Espionage in Historyby Rit Nosotro
Change Over Time essay
Report on spies and spy technology since the time Caleb and Joshua were sent by Moses.
Espionage has played an important role throughout history. Intelligence provided by spies has saved friends and led to the death of foes. Espionage is initiated by government organizations, business corporations, and private citizens. A spy may learn of secret technologies or personal lifestyles. Captured spies may land themselves and their employers in prison. Some pay for espionage with their life.
Espionage goes back to Genesis. Joseph accused his brothers of being spies in order to get his whole family safe in Egypt. The next recorded instances of espionage took place after the Israelites had escaped from the servitude of Egypt. They were led by Moses to a promised land where he decided to send several men to spy out the land. The most famous of these men were two called Caleb and Joshua, for although their report acknowledge that the inhabitants had formidable strength they held to the promises of God rather than the fears of the other men. Forty years later the Hebrews returned and two spies were hidden on the roof of a wall by a prostitute named Rahab who become famous in the linage of Christ Jesus.
Another instance of spies appearing history took place approximately 500 years before the birth of Christ, in the far-eastern country of China. The general of China's army at that time, Sun Tzu, was very learned in the arts of war. He wrote (possibly with the help of other authors) a book entitled The Art of War. In the book he highlighted the importance of spies and espionage in war, among other things. From a very early time, China condoned the use of spies and espionage to obtain intelligence.
There also exists evidence showing that the ancient Roman empire used espionage. On the day of his assassination Julius Caesar received a notice from a spy informing him of the plan. Unfortunately, Caesar disregarded the warning and was killed. There also exists other evidence that the Roman military made use of scouts and other forms of intelligence-gathering personnel.
Joan of Arc, a medieval leader of the French forces in the Hundred Years War, protected the French throne from the English until Pierre Cauchon de Beauvais, a spy for the English, betrayed her. Within several hundred years, in the late 1500's, Queen Elizabeth I of England also had a comprehensive intelligence system in place.
Espionage also played a great part in the American revolution. Two of the most prominent spies of the time of the revolution are Nathan Hale and Benedict Arnold. The first held a job as school teacher before the revolution; when gathering intelligence from the British forces it was natural for him to disguise himself as a school teacher. Upon capture, Hale uttered these words that have become so famous, "I only regret that I have but one life to lose for my country." Benedict Arnold remains another famous spy from the time period of America's revolution. After some amount of discontent with his place in the military, he began a treasonous correspondence with an enemy contact named Sir Henry Clinton. A man by the name of John André discovered the plan, but unfortunately Arnold managed to escape. Many others served as spies during the American Revolution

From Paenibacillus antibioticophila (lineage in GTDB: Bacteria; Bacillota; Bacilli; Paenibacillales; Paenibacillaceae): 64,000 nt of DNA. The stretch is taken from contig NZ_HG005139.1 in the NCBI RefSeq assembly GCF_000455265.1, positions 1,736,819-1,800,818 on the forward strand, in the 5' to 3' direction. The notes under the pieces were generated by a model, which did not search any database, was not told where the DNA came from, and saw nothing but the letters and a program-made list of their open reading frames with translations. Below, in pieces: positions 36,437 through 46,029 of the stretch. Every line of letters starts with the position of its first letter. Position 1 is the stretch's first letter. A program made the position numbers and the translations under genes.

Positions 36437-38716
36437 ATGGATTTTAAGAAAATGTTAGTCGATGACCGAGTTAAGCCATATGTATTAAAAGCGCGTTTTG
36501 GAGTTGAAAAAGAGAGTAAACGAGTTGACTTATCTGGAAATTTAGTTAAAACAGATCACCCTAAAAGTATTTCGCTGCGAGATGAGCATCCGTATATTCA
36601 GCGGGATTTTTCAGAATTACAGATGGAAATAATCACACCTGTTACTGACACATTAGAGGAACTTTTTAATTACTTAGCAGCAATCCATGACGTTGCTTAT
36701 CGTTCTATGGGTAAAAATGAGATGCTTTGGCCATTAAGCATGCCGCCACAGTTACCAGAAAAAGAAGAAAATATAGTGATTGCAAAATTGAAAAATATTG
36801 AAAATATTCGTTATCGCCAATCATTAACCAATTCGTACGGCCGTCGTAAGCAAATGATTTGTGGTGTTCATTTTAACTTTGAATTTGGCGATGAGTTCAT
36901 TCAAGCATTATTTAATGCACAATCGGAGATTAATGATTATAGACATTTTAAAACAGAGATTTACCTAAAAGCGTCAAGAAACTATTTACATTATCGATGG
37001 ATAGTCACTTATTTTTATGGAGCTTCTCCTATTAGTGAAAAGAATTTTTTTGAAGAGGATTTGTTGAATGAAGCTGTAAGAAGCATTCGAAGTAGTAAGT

In World War I Mata Hari of Germany gained a great deal of important information for her country. Originally from Paris, she seduced many important French officials, gaining much important information from them. The French government arrested her in 1917, and soon after they executed her. By World War II the United States had become more active in the espionage scene. They employed a baseball player by the name of Moe Berg as a spy. His assignment remained simple: discover how close the Germans were to finishing an atomic bomb. He completed this task well, finding out that the Germans were not close to finishing development on a nuclear weapon.
One of the most espionage-centric wars in history, the Cold War, took place between the USA and the USSR following the end of World War II. During the Cuban Missile Crisis and at other times, many feared the tension would eventually escalate into a nuclear war. During the Cold war, the armies of the involved nations rarely battled; instead there existed a battle between the intelligence agencies of each nation. These agencies made use of many new technologies in this war of intelligence, including spy aircraft, eavesdropping tools, and many other devices.
Many nations have made use of espionage throughout the history of the world. Beginning in Bible times and continuing until modern times, the art of espionage has become much more refined than when it was first used. As we have seen, the use of surveillance can change the course of wars, and it can even sometimes incite the war itself. Its use has caused a great deal of damage and good, depending on the side one is on. The role of espionage agencies will become increasingly important as time goes on, as many lives can be saved through careful use of intelligence.
Quick Quiz: Sources:
"Espionage". The Columbia Electronic Encyclopedia. 27 January 2005
Sheldon, Rose Mary. "Toga & Dagger: Espionage in Ancient Rome". About.com.
27 January 2005
"Espionage". Wikipedia. 27 January 2005
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